Tom Wilson spoke to Bill Shea at Crain's Detroit Business, and hinted at the idea of a joint arena:
An arena for both parties is the logical thing and best things for everybody – the fans, the teams and the owners.
For those who don't follow Palace Sports & Entertainment, Wilson is effectively the second-highest person in the organization behind Karen Davidson, who owns the team. So this is no off-hand comment here.
That being said, Wilson put plenty of caveats on his statement: the Pistons are probably going to be sold, so nothing would happen until then, plus there's been no actual discussion on anything related to a hypothetical arena. That being said, it's clear that the McCosky story on Monday seems to have brought the entire topic closer to the surface.
Wilson also refused to talk about any conversations with the Red Wings, which, when rubbed with lemon juice then heated, reads as "Jimmy Devalano now has a custom ring tone on my Blackberry and I'm adding him to my friends and family list so we don't have to pay for the minutes."
Shea, to his credit, refers only to Joe Louis Arena requiring "repairs and upgrades," not dropping in that unsourced figure that Chris McCosky threw out Monday. I asked Shea via e-mail if he knew what Olympia had in mind with those repairs:
The Ilitches have declined to talk about the specifics of what Joe Louis needs, either what the repairs/upgrades they believe are needed or the estimated cost. I've also asked the city, specifically the DEGC, about the $10 million figure floated in The Detroit News story, and they said they don't know where that figured comes from.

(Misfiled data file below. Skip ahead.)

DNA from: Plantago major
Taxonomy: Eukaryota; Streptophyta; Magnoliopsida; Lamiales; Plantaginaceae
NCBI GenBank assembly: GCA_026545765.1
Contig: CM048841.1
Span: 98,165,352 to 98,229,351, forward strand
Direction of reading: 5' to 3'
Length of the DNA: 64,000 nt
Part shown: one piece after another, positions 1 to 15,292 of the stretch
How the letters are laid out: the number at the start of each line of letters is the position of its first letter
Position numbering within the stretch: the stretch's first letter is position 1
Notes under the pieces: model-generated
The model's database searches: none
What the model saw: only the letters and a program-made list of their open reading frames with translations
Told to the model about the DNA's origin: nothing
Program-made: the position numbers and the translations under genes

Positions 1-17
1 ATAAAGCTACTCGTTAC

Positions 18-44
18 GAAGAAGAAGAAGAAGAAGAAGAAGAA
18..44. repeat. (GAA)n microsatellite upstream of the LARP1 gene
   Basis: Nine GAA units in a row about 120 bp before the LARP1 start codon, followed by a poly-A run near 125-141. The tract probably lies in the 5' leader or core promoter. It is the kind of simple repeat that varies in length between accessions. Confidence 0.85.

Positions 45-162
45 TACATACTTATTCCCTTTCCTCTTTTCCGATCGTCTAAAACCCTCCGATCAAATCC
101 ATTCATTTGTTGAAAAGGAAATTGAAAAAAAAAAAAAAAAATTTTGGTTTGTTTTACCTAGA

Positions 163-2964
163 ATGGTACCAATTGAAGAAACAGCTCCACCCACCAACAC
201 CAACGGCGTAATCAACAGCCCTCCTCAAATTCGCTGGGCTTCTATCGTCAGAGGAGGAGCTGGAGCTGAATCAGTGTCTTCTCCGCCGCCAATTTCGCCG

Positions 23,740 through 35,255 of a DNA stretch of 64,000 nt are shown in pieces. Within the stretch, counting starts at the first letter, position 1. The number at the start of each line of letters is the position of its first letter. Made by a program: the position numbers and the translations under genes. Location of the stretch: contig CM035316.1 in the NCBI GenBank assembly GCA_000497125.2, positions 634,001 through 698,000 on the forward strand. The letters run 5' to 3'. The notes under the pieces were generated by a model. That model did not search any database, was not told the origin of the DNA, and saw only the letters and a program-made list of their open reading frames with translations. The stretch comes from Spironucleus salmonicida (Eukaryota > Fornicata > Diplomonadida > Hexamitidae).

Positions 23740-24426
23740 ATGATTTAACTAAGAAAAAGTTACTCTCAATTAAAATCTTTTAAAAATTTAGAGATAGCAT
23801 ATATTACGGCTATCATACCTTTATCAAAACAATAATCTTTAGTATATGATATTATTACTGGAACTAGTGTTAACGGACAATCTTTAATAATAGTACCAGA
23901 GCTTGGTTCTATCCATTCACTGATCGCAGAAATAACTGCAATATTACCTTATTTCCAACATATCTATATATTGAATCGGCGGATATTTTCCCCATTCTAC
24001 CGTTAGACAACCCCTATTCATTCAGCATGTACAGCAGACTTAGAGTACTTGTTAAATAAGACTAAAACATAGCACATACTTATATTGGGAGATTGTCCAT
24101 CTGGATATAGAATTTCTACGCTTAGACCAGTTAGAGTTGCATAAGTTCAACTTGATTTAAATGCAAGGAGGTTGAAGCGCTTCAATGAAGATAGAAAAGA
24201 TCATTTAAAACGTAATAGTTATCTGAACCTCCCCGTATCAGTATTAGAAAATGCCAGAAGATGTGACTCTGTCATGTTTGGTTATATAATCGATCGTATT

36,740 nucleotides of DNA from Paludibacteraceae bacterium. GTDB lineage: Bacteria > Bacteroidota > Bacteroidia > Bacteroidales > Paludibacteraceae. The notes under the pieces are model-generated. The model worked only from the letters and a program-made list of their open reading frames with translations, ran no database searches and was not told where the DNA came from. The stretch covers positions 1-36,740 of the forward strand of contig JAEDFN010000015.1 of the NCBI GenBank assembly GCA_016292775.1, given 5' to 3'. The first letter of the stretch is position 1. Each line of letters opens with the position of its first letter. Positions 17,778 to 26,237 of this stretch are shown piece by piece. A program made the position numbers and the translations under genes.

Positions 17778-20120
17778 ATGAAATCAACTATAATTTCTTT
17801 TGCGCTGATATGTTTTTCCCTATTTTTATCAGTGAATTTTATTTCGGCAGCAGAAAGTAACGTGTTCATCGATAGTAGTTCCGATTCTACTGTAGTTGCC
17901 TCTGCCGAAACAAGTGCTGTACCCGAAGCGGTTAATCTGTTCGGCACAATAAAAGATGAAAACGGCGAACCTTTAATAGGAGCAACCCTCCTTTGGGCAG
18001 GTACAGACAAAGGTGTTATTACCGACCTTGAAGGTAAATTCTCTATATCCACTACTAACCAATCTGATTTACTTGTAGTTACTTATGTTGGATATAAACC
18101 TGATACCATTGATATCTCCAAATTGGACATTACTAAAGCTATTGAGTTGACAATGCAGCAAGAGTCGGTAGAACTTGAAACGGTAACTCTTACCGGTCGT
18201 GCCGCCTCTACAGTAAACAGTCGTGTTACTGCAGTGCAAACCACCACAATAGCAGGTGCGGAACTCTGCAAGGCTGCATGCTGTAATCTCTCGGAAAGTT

The DEGC is the Detroit Economic Growth Corporation, which is the group that is responsible for Joe Louis Arena.
Shea also reminded me that under the terms of the lease, Olympia is responsible for day-to-day upkeep of the arena. That'd lead me to believe the idea of using the term "repairs" is an attempt to push anything back onto the City of Detroit to take care of.
To put it another way: imagine you had an apartment with very leaky windows. You can feel the cold air come in during the winter and leak out during the summer. You go to the building manager and say, "I think these windows need to be replaced." The building manager could reply: "It's not broken, so I'm not to replace it." Now you have two options: pay for the windows yourself, or move out to a place that doesn't have leaky windows.
June 30, the day the Red Wings' lease expires, just keeps getting closer and closer.